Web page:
Director’s Letter April 2021
My quiz of the month—name this environmental feature!
Its moods range from raging in the spring to placid and calm in the fall.
It is 1450 miles long.
It starts in La Poudre Pass Lake west of Fort Collins, but if we can make a reasonable argument that much of the journey starts in the valleys above Gothic.
It supports $1.4 trillion in annual economic activity and 16 million jobs in the American southwest.
It is the Colorado River! The Gunnison River, which formally starts when Gothic’s East River and the Taylor River come together in Almont, provides 40% of the water in the Colorado River.
Starting with Dr. J David Allan in the mid- 1970’s there has been a rich stream of scientific publications flowing out of Gothic. Following in the current of David Allen, Dr. Bobbi Peckarsky her collaborators have extended the work. Her impact on our understanding of streams goes well beyond Gothic; in 2008 she received the North American Benthological Society’s Award of Excellence (see adjoining article for more about Bobbi). Collectively RMBL scientists have generated hundreds of papers.
RMBL’s stream research highlights the relationship between policy, economics, and fundamental research. If you have ever had the privilege of watching Bobbi and her research team (the Benthettes) in action, with waders, plastic tubs, and the occasional extensive plumbing to create artificial streams, you will quickly pick up that they are driven by passion and joy for the streams, for the teaching, and for each other.
While many RMBL supporters motivated by the passion for discovery, there are others who are just as drawn by impact. RMBL research has helped us think about a legal framework for the benefits of leaving water in streams, the use of stream insects for managing water quality, the complicated ways in which invasive genes can impact water quality and disease transmission dynamics and provided insights into the lags between drought and stream flows. If you peruse the actual science papers (check out rmbl.org/publications) it may seem a stretch to link the science to policy; exploration rarely follows a straight line. But as our foundation of knowledge about the streams increases, our ability to answer more sophisticated questions about streams only grows. At a value of $1,000,000,000,000+/year, it does not take much of a percentage improvement in terms of our ability to manage water quality and quantity to have a significant economic impact.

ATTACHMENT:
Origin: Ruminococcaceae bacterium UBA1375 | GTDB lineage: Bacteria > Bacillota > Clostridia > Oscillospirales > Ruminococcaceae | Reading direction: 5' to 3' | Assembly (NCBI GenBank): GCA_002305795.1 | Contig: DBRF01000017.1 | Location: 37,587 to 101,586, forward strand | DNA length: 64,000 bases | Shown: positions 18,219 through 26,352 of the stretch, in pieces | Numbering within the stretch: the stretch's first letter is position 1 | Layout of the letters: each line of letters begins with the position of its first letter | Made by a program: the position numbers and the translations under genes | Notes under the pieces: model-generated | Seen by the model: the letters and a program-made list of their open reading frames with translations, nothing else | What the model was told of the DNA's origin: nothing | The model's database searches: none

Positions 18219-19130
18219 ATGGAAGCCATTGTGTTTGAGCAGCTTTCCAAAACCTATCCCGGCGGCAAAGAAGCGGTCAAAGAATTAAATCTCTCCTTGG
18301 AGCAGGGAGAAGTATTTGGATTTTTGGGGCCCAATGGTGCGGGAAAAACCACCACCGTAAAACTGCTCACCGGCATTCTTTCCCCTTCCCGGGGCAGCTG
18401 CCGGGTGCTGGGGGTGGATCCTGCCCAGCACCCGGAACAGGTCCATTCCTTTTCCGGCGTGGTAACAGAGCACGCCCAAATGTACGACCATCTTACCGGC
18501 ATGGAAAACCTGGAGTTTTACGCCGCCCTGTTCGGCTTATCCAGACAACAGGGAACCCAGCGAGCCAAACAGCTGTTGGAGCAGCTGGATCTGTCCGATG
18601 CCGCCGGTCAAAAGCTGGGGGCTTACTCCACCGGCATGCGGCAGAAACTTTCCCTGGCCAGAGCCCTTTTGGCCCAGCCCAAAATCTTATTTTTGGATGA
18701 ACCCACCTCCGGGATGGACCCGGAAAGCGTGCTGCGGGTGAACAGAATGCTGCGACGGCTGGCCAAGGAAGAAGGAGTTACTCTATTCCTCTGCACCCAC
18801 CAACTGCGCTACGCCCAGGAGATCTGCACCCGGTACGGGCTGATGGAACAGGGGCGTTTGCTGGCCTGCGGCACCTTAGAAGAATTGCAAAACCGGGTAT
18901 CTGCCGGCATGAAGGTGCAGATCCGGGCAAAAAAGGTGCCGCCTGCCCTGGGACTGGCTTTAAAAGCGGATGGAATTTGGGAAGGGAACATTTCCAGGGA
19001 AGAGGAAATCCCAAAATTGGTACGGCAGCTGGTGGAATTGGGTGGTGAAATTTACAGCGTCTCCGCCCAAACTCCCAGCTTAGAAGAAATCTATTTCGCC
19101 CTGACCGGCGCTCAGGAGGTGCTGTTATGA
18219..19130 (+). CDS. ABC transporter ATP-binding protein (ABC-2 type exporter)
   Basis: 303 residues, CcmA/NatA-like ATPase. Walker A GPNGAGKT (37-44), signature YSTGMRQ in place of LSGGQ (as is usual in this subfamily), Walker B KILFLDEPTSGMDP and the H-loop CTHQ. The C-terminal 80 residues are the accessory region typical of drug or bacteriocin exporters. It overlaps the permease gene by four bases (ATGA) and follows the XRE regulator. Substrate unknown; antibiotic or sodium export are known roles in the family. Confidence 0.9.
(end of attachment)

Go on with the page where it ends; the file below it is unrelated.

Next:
If you are interested in the further exploring the relationship between science and society, I highly recommend Walter Isaacson’s book The Code Breaker about Dr. Jennifer Doudna and the discovery and development of gene editing tools. It captures the way that curiosity (in this case, the oddness of viral genomes that were incorporated in bacterial DNA) can lead to discoveries that will literally rewrite life. Isaacson also does a nice job of documenting the complexity of competition and collaboration in driving discovery. To emphasize just how unpredictable the process of discovery is, I will provide a free 2021 RMBL t-shirt to the first two people who email me the name of the scientist (excepting scientists who collaborate with or are from the home institution of that person) who shows up in Isaacson’s book and also has a link to RMBL stream research.
Ian Billick | PhD
Executive Director, RMBL